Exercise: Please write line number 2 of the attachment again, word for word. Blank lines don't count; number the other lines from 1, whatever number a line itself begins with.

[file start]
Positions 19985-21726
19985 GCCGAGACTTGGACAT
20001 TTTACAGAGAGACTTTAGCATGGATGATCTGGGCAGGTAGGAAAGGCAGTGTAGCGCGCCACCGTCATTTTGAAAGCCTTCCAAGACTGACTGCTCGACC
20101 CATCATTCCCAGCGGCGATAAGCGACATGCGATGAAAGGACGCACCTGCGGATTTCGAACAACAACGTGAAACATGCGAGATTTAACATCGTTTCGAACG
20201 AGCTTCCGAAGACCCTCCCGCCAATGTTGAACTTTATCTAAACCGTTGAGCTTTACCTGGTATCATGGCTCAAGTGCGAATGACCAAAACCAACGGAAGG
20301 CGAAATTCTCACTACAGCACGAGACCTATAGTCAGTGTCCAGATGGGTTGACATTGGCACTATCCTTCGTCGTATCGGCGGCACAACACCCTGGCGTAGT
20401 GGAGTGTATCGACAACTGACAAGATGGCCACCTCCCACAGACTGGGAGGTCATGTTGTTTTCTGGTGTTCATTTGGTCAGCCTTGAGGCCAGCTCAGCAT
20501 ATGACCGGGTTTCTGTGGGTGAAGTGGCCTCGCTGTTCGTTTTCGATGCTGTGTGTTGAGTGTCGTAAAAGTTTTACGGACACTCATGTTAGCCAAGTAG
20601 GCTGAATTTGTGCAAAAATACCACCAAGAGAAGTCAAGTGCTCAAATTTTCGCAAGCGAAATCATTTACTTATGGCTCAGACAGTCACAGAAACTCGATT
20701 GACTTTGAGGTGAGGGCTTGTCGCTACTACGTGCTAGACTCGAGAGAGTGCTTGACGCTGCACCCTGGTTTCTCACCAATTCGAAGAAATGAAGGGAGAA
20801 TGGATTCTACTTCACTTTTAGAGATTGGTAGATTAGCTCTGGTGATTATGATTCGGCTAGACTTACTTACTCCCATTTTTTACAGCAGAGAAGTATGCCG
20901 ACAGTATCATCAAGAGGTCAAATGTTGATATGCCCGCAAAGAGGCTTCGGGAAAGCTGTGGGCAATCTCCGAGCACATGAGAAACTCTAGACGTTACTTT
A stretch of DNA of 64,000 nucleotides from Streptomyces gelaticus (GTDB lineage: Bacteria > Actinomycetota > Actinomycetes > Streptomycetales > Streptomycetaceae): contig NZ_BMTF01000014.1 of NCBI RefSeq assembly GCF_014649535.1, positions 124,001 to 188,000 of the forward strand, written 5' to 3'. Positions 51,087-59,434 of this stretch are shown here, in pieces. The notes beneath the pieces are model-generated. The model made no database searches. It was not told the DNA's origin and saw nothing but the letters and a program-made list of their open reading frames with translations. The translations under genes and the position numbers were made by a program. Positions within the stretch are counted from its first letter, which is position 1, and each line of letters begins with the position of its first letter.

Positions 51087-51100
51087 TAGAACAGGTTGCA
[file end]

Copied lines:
19985 GCCGAGACTTGGACAT